A Brief Review of
Job: A New Translation
Reviewed by C. Christopher Smith
Since a young age, Job has been one of the most fascinating books of the Bible for me (Yes, I was a weird kid!) In Job, we have one of the longest conversations recorded in scripture, a conversation that challenges us to wrestle with the hardest questions of our faith in dialogue both with God and with our fellow human beings. Thus, I was excited to read and review Edward Greenstein’s new translation of Job, one that aims to set right certain passages that Greenstein believes were rendered by earlier translators as “facile and fudged” (xviii).
As a general reader, I cannot comment knowledgeably on the skill of Greenstein’s translation, but as such I did find his introductory essay that explains the challenges posed by the text of Job enlightening. Out of curiosity, I decided to read this new translation alongside three other translations: the common and widely-used text of the New Revised Standard Version (NRSV) and two more recent scholarly translations – Robert Alter’s much-heralded work (2018), and John Goldingay’s translation also published last year. In reading these texts, I tried to pay special attention to passages that Greenstein highlighted as problematic in his introduction. Generally, I found that Greenstein and Alter were similarly committed to retaining the poetic tenor of the text, although sometimes in passages that Greenstein identified as problematic (e.g., 42:6) Alter was inclined toward traditional interpretations of the text. Goldingay seemed to be more aligned with Greenstein’s semantics, but his translation is decidedly less poetic than either Alter or Greenstein.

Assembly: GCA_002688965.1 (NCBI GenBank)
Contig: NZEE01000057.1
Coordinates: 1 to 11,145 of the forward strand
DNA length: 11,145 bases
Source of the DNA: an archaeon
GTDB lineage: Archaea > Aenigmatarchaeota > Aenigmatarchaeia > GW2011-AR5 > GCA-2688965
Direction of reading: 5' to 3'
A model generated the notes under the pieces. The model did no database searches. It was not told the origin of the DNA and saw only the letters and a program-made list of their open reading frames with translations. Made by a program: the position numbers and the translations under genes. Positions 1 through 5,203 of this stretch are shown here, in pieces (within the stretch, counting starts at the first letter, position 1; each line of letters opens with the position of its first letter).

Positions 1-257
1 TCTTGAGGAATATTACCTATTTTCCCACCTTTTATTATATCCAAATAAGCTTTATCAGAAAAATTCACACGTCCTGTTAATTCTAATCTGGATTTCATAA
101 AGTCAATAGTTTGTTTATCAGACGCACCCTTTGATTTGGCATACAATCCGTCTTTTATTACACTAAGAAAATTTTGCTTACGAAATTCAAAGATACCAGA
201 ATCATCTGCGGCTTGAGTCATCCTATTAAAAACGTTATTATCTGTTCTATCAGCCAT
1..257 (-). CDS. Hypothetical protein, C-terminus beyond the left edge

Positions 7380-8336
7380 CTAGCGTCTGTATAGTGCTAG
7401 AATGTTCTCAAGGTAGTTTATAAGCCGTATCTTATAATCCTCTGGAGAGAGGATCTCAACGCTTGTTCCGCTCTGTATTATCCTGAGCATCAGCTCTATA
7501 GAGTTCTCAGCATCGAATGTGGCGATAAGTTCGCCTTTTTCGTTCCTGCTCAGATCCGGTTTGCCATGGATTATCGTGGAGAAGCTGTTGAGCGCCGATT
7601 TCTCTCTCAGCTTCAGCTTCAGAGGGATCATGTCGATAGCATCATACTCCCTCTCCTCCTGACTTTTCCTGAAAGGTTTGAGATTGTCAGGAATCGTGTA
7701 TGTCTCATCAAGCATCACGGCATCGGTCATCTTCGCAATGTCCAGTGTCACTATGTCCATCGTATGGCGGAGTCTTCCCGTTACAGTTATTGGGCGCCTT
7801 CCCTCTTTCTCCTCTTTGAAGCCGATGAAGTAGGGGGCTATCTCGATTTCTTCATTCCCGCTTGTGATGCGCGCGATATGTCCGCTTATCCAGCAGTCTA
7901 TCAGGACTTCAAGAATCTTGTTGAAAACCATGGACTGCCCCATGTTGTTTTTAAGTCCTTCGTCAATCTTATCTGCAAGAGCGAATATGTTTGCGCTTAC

While the hermeneutic issues that Greenstein raises about the traditional translations of Job are important contributions to the ongoing conversation about Job, they didn’t seem to this general reader to radically subvert the meaning of the Job narrative on the whole. The traditional common translation found in the NRSV is still probably adequate for most readers of Job, but Greenstein’s diligent and elegant translation, and the crucial interpretative issues that he surfaces in the process, should be available to serious readers of scripture in both the church and the academy. This volume is one that deserves a place in church, university, and seminary libraries.
C. Christopher Smith is the founding editor of The Englewood Review of Books. He has authored a number of books including most recently How the Body of Christ Talks.